By Tafadzwa Gambiza
[ Today we speak to Eva Madanhi about the how she sees the industry, where we are going and what we must do to build back our name ]
Q :: Dance here in Zim was dominated by male in terms of opportunities. Now we see female dancers like you making a stand in the industry. Is the stigma still there in the industry ??
A :: The male representation as compared to the females generally in Zimbabwe and not just the dance industry Is male dominated but all sectors of the economy. Also because of our society it is hard to change that but of course as women we are trying to empower other women and ourselves to try and get to a point where it’s okay for a girl to be accepted as a dancer.
Q :: So many times we hear dancers complaining that they are not getting paid enough from musicians. Does a dancer have a standard fee ??
A :: Its basically the mentality that people have especially musicians because our industries are interlinked so we tend to work with them a lot. Musicians set aside a budget for everything else and try to negotiate for the dancers as if they don’t need them to make their work better when in actuality they do, but of course due to some dancers that are misinformed and cannot stand their ground and state their worth it gets easy for them to find someone else cheaper either way. Although not all musicians to that but the majority.
Q :: What makes dancers get paid little and what should be done to change this ??
A :: We as dancers should inform each other and come to an understanding because it makes no sense when one dancer knows they have to be paid but the others are okay with being paid peanuts it slows the process. All dancers have to be aware. Saying no to peanuts and awareness I what dancers need.
Q :: Dance is fused with a certain culture, our we embracing our own culture ??
A :: Honestly yes our culture is important and dancers do know their culture and embrace it as well but it doesn’t necessarily mean we have to be confined to it every-time we express ourselves. A dancer specialises in a genre that speaks to their heart and soul when they dance and the dance they fell in love with in the first place.
Q :: You are part of Afro Dance Empire. Which is a dance studio. In Zimbabwe we only have a few studios. Therefore most dancers practice at home, church halls or in the streets. How is this affecting ones craft ??
A :: practicing at home is less expensive, than hiring a professional studio, it saves transport cost, even using church or community halls you dont normally pay however
It affects a lot ..your dance life wont be taken as a profession and rehearsing at home affect ,you can be discouraged by people around…. it’s hard to be realized by other dancers and known artists out there.. practicing at home it’s not bad but how can you learn new techniques or moves.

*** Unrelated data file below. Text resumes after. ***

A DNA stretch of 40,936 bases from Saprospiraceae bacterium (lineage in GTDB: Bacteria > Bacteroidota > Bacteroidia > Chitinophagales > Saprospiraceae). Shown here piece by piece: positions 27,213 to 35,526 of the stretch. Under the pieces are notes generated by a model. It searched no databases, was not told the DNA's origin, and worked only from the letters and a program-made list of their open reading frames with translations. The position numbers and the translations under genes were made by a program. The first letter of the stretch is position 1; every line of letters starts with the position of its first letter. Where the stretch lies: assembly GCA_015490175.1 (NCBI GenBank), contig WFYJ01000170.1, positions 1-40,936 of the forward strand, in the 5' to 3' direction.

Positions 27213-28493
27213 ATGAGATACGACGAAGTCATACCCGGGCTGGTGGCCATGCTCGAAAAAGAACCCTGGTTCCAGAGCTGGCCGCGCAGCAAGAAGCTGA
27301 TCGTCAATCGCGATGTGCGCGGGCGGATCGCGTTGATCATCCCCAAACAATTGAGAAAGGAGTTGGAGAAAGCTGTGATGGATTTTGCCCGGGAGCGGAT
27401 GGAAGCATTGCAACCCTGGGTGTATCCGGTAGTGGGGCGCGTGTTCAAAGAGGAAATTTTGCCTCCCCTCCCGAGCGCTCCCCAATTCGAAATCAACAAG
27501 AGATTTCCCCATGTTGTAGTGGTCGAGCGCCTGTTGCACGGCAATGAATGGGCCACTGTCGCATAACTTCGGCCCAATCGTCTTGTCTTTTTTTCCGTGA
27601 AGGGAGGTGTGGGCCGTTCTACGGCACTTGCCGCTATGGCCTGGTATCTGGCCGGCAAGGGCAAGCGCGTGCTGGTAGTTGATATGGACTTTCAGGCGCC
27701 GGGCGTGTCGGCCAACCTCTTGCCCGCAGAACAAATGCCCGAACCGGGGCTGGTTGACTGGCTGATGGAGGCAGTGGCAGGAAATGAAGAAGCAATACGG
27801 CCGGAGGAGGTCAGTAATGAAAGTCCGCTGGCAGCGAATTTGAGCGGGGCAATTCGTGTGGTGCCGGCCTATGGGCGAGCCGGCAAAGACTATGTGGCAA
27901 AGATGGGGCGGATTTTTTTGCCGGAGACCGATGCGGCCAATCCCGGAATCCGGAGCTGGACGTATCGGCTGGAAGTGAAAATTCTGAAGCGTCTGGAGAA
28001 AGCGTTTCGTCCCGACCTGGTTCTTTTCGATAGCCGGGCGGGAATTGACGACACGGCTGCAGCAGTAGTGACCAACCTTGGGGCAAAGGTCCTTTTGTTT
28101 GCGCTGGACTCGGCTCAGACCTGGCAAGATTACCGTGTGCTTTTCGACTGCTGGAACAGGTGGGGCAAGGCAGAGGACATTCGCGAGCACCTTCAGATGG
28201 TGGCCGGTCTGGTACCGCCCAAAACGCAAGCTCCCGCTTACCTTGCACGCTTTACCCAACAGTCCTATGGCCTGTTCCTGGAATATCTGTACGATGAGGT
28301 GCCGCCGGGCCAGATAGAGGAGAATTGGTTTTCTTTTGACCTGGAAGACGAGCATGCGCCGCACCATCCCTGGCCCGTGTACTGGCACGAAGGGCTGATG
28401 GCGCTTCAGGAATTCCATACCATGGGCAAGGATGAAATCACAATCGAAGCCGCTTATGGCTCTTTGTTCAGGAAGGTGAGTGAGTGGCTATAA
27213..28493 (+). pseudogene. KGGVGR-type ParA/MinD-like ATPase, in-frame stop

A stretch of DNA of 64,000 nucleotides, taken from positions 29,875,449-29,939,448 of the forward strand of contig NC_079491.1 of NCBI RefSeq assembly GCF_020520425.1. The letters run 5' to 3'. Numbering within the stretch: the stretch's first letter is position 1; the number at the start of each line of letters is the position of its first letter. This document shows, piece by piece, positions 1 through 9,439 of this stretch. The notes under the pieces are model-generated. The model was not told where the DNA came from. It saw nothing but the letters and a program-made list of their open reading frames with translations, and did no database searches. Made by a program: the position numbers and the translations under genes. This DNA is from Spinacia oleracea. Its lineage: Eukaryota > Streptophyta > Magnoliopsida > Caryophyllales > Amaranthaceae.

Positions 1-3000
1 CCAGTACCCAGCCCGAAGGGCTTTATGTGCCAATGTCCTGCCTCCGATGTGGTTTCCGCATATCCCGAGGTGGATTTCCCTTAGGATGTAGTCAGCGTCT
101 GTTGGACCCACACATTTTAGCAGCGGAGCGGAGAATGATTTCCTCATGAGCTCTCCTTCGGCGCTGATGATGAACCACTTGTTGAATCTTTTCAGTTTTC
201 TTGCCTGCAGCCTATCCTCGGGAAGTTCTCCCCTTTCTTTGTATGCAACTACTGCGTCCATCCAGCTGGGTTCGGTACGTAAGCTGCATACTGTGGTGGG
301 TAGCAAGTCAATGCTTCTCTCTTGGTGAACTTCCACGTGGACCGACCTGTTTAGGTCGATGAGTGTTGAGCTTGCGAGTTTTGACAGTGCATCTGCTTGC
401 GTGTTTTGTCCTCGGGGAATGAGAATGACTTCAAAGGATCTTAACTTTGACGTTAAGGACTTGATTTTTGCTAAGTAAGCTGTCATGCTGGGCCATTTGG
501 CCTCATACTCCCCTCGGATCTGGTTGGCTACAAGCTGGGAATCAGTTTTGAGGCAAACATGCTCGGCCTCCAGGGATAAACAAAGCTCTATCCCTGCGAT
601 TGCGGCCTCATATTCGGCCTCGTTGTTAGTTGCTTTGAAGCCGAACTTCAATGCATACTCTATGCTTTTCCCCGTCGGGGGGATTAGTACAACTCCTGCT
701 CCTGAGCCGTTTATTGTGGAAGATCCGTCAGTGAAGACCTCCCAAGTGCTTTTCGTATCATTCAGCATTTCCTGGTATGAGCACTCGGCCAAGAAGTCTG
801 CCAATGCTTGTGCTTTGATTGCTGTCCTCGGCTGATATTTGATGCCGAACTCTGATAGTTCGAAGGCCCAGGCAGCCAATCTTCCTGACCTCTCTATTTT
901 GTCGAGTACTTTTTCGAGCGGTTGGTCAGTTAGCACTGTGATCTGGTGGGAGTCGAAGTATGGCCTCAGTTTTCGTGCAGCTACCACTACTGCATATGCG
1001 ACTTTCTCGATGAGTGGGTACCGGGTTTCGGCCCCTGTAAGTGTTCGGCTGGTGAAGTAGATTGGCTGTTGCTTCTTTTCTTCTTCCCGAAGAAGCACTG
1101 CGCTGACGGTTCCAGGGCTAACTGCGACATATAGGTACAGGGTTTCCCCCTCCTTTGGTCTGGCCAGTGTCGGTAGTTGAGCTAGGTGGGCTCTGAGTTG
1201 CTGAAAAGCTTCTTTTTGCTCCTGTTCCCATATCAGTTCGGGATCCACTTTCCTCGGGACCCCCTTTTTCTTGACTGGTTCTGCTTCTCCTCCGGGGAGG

Q :: You have a dance technique that is not commonly practiced by female dancers, bonebreaking. Why this particular style and not Afro or hip hop ??
A :: I came up with this idea of doing fusion dances, bonebreaking because I realized that we let our talents die because of following what is trending … and I believe as girl If I do bonebreaking it can attract and inspire more, to people who are out there and to prove or show that female dancers can do it.
Q :: You have your own movement which is also an empowering movement. What lead to its birth ??
A :: This is what led to the birth of Kimmie_dual_fusion_movement… I noticed no-one was realizing our talents or value them in the dance industry and because it was our biggest dream to create our own dance style with fusion movement I mate up with Mitchell AKA Mitchy the legend and we decided to fuse dance with contortion and bonebreaking which we noticed that it is more valued out there within Zimbabwe… and we believe that the birth of our movement ,will take us far and its purpose is to encourage other people to be proud of their talents
Q :: We have a few dance schools in Zimbabwe and very few Dance promoters. Can we say a dancer in Zimbabwe at this moment is leaving of his craft or there is something else contributing??
A :: In my view, few are totally making a living out of their craft … if we take a look 80% of dancers they have other sources of income… to others they take as hobby…We are not living of our craft because there are not enough dance showcasing events and dancing opportunities are scarce if any at all. Promotion of art in Zimbabwe particularly dancing is next to none. Henceforth dancers do nt live of there craft if not side job or hand outs
Q :: Do you think the Dance Industry in Zimbabwe is on a positive path, please shade more light ??
A :: This is because we have that pride among us as dancers that we are not willing to learn from those who are already there n those that are in the industry already they dont share ideas with the young ones.
Its not in a positive path, it can be wen all the dancers have a one mindset that is to be united..
Q :: where can people get hold of you ??
A :: On Facebook kimmie_dual_fusion_movement
#YouthCulture #YouthImpact #EaseUp #StayCreative #StaySafe